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In Microsystems & nanoengineering

This study presents a new technology that can detect and discriminate individual chemical vapors to determine the chemical vapor composition of mixed chemical composition in situ based on a multiplexed DNA-functionalized graphene (MDFG) nanoelectrode without the need to condense the original vapor or target dilution. To the best of our knowledge, our artificial intelligence (AI)-operated arrayed electrodes were capable of identifying the compositions of mixed chemical gases with a mixed ratio in the early stage. This innovative technology comprised an optimized combination of nanodeposited arrayed electrodes and artificial intelligence techniques with advanced sensing capabilities that could operate within biological limits, resulting in the verification of mixed vapor chemical components. Highly selective sensors that are tolerant to high humidity levels provide a target for "breath chemovapor fingerprinting" for the early diagnosis of diseases. The feature selection analysis achieved recognition rates of 99% and above under low-humidity conditions and 98% and above under humid conditions for mixed chemical compositions. The 1D convolutional neural network analysis performed better, discriminating the compositional state of chemical vapor under low- and high-humidity conditions almost perfectly. This study provides a basis for the use of a multiplexed DNA-functionalized graphene gas sensor array and artificial intelligence-based discrimination of chemical vapor compositions in breath analysis applications.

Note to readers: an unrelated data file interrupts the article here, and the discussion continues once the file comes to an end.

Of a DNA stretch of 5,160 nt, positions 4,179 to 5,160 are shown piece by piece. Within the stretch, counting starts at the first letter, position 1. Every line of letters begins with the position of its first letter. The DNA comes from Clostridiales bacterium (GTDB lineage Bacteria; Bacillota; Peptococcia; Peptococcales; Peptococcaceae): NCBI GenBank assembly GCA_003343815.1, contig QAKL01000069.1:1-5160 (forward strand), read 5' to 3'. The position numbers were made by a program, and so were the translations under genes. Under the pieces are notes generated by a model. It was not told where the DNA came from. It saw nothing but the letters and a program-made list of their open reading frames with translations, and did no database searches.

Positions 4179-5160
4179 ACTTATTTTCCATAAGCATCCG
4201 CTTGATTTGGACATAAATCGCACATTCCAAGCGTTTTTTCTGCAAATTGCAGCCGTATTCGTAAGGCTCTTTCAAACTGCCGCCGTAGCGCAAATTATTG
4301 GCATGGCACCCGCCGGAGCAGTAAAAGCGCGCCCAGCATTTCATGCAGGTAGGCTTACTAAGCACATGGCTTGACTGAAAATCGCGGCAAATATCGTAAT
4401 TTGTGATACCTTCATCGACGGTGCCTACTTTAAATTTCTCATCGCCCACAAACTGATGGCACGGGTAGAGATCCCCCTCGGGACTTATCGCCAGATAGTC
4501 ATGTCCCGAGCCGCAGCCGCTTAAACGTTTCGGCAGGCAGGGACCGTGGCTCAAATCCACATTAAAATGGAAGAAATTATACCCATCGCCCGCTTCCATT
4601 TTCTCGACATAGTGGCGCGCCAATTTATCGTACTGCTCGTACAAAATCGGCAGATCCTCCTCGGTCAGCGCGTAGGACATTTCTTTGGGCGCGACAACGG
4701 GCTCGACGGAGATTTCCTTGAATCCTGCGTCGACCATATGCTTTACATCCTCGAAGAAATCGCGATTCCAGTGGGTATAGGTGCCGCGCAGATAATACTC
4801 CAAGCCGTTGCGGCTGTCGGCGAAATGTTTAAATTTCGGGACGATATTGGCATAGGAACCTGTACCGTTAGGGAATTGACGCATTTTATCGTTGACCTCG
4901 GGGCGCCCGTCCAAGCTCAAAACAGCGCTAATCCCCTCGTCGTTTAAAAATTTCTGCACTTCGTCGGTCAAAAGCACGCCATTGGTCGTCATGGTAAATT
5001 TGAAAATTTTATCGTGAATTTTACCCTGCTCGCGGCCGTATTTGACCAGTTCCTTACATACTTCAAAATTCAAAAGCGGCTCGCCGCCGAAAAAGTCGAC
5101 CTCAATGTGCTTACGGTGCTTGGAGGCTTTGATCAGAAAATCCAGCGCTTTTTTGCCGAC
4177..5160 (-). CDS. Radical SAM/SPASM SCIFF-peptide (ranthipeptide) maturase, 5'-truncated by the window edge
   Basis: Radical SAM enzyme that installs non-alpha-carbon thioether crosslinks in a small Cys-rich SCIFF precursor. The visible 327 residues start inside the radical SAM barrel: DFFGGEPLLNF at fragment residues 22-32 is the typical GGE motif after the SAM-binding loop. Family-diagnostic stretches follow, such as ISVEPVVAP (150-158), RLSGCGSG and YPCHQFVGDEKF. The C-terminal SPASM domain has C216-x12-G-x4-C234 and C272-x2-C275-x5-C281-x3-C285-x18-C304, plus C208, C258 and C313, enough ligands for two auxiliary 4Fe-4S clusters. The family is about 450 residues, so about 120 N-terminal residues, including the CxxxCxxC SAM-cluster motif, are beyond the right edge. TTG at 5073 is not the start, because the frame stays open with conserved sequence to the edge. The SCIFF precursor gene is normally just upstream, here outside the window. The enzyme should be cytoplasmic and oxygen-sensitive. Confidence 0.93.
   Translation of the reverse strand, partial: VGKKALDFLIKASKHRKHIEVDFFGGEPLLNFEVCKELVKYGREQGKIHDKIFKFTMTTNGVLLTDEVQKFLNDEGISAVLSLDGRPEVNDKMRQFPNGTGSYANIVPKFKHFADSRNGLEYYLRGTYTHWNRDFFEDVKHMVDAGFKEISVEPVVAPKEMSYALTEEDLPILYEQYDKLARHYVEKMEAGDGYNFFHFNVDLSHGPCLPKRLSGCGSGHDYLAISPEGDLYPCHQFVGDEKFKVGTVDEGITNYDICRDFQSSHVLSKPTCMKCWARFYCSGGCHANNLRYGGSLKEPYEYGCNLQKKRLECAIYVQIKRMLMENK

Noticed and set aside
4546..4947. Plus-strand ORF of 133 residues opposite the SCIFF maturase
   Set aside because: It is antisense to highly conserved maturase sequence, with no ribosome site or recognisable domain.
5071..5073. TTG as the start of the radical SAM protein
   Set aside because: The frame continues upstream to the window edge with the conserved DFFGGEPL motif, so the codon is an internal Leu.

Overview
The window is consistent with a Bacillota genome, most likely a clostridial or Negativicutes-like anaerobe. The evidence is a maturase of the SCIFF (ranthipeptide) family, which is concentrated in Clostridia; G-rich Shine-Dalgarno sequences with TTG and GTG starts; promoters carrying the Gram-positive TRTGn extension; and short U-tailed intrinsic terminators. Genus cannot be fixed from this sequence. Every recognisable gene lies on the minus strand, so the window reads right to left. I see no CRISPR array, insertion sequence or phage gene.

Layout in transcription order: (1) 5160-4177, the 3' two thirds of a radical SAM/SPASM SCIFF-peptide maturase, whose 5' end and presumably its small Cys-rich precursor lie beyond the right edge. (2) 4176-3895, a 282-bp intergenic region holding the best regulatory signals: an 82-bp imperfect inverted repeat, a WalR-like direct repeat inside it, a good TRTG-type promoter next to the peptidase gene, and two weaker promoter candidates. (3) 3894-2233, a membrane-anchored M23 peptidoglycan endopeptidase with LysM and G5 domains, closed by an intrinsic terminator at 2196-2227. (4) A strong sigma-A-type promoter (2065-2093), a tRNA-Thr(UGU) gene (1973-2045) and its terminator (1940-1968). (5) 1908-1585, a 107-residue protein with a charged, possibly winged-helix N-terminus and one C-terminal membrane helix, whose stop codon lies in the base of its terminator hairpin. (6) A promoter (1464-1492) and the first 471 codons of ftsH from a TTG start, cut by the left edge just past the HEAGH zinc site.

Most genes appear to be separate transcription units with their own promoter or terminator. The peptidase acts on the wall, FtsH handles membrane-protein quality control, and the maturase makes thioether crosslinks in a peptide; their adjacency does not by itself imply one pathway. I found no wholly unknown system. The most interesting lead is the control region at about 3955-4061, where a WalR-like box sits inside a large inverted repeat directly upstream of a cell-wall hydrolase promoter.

Hwang Yun Ji, Yu Heejin, Lee Gilho, Shackery Iman, Seong Jin, Jung Youngmo, Sung Seung-Hyun, Choi Jongeun, Jun Seong Chan


Computational nanotechnology, Electronic properties and materials, Nanosensors